Hurricanes defensive end Thomas Carroll has one job when he’s on the field: getting to the football. Glory or no glory, getting that job done is crucial for the ‘Canes on the road to the Bowl Championship Series.
The defensive line may be the least recognized part of a football team. But, as Carroll contends, it’s as important as any.
“[In general defensive ends] don’t get as much respect, just like offensive linemen don’t get any respect,” he said. “Quarterbacks get all the glory, running backs get all the glory…we do the dirty work. People on the team realize what we do, but the fans really don’t see all that.”
After red shirting in 2001, Carroll had six tackles and a sack as a backup in 2002. He has 24 tackles so far this season, making at least one in every game. He had a personal-best eight against FSU. High numbers translate into a good time for Carroll.
“My best game was maybe Florida State. I had fun in that game,” he said.
A Lakewood (New Jersey) High School standout, Carroll had 117 tackles, 18 sacks, and three blocked kicks during his senior year. On offense he played tight end, gaining 292 yards on 20 catches as a senior. Carroll was a SuperPrep All-American at Lakewood. Coming to Miami, he, like all rookies, was thrown to the bottom of the pile.
“Everything’s faster in college,” Carroll said. “At every level, things pick up…it’s more mental here than in high school.”
On the gridiron Carroll’s mind is on only one thing. He hears the crowd, and no matter where he is playing, the noise is an inspiration to bring down his opponent’s offense.
“Nothing [is on my mind], just beating the guy across from me,” he said. “It’s pretty blank out there; I’m not really thinking about too much. Once you step out and hear all the fans screaming, no matter if it’s their fans or our fans, it’s just an instant adrenaline rush.”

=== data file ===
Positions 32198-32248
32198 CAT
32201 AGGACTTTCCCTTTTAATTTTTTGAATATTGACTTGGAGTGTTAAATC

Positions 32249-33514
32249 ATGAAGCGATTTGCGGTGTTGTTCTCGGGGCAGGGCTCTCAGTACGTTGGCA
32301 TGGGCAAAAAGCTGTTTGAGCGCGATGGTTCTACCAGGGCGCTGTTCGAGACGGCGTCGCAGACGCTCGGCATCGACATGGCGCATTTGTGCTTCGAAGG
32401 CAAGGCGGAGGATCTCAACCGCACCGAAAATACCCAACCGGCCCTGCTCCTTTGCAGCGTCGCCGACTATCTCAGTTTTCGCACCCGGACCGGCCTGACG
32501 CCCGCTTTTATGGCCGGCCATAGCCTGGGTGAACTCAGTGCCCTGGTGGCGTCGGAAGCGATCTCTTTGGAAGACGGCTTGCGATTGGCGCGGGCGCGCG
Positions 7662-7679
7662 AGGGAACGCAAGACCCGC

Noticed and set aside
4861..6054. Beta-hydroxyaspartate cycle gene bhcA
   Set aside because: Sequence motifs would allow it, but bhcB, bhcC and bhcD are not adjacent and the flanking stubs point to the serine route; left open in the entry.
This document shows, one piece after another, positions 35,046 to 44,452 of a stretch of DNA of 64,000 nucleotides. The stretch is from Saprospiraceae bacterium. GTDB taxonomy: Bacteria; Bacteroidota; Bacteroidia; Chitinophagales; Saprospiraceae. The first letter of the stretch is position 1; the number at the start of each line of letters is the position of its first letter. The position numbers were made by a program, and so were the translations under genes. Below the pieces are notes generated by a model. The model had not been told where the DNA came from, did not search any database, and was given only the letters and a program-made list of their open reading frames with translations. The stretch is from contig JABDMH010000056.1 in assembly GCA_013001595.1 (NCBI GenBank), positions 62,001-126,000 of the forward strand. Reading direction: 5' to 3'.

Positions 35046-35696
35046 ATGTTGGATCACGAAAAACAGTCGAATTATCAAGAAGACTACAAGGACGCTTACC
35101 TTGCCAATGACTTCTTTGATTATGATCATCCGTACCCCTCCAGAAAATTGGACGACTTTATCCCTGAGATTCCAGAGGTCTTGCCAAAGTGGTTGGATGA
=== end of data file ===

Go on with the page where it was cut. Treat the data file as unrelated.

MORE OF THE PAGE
Carroll is thankful for his opportunity to play as a Hurricane. He is amazed at his success with the sport, and admits the impact it has had on his life is far-reaching.
“I don’t know where I’d be without football right now,” Carroll said. “It’s paying for my schooling, and it got me around guys I probably would never get to meet if I were not playing. It keeps me out of trouble, and occupies a lot of my time.”
Without his grandparents, Carroll may not have ever had football in his life. His family has kept him grounded, pushing him every step of the way.
“My grandparents have been my biggest inspiration throughout my life,” he said. “They taught me the difference between right and wrong. I do a lot of this stuff because [of them]. I think about them in my everyday life.”
With five games left in the regular season, Carroll and the ‘Canes have a lot of work to do before they can taste the sweetness of sugar. But be sure to keep an eye on the defense. How many championships are won without it?
Melissa Teich can be reached at firstname.lastname@example.org